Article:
Obsession: Nudes by Klimt, Schiele, and Picasso from the Scofield Thayer Collection (The Metropolitan Museum of Art)
Gustav Klimt and Egon Schiele: 1918 Centenary (Neue Galerie)
In 1993 Yale University’s Beinecke Rare Book and Manuscript Library held an exhibition entitled Nothing but Degeneracy: Modernism at The Dial, which consisted of documents from the library’s archival holdings of the influential American literary magazine The Dial. While the magazine was established in the 1840s as a periodical for the Transcendentalism movement, in the 1920s The Dial was relaunched. Under the new ownership of James Sibley Watson Jr and Scofield Thayer, it became an important publisher of now-canonical modernist art and literature. It was in the pages of The Dial, for instance, that first appeared works such as W.B. Yeats’s poem ‘The Second Coming’ (1920), and Virginia Woolf’s Mrs Dalloway in Bond Street (1923), the short story precursor to her more famous novel. The title of the Yale exhibition referenced a letter from a contemporary subscriber of The Dial who objected to these new artistic forms as ‘nothing but degeneracy’.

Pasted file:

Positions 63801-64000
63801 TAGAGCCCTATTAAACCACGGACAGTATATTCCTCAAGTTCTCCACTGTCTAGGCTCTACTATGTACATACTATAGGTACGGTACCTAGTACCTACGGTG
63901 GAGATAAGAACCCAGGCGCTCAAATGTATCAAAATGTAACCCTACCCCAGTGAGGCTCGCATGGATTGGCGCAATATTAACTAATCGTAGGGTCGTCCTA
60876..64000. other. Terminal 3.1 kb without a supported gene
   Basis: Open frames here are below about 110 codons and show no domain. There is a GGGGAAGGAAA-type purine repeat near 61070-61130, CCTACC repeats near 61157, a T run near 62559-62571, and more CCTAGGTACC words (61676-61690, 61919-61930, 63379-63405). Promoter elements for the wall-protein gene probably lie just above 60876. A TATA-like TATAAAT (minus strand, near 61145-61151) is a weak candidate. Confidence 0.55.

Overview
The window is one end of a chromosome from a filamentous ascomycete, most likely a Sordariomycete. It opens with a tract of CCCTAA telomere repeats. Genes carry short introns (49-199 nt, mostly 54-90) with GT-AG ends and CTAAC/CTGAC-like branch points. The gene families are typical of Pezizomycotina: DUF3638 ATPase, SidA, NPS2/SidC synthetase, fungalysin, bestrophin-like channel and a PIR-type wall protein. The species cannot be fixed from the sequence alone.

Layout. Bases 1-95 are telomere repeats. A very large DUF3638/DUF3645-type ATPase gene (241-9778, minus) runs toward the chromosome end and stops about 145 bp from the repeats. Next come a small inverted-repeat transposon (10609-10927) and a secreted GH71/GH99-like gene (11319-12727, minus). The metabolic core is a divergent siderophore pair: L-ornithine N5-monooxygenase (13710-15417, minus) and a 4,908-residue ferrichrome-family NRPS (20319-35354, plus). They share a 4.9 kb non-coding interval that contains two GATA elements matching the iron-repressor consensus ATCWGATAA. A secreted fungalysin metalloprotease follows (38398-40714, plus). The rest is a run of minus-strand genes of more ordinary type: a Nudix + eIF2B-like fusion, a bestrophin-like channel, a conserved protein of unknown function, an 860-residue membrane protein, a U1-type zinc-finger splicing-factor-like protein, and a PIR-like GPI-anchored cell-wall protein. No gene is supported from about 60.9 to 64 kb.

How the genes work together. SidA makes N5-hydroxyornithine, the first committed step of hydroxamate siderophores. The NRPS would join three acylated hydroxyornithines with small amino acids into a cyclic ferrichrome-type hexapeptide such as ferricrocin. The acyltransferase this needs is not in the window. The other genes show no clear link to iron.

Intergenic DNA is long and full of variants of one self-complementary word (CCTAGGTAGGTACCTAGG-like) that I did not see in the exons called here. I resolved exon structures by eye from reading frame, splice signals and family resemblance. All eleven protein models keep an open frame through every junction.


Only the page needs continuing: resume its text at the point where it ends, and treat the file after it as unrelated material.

As The Dial’s editor from 1919 to 1926, Scofield Thayer (1889–1982), the heir of a wealthy Massachusetts family, was the modernist magazine’s shaping influence. Alongside literature and criticism, he published reproductions of contemporary art. By including works by the likes of Pablo Picasso, Henri Matisse, and Henri Rousseau, he introduced the American public to the European vanguard which was then defining a new artistic style (such images likely contributed to the subscriber’s accusation of ‘degeneracy’). When Thayer died in 1982 at the age of ninety-two, he left his own vast art collection to New York’s Metropolitan Museum of Art, where part of it is currently being shown in the exhibition Obsession: Nudes by Klimt, Schiele, and Picasso from the Scofield Thayer Collection.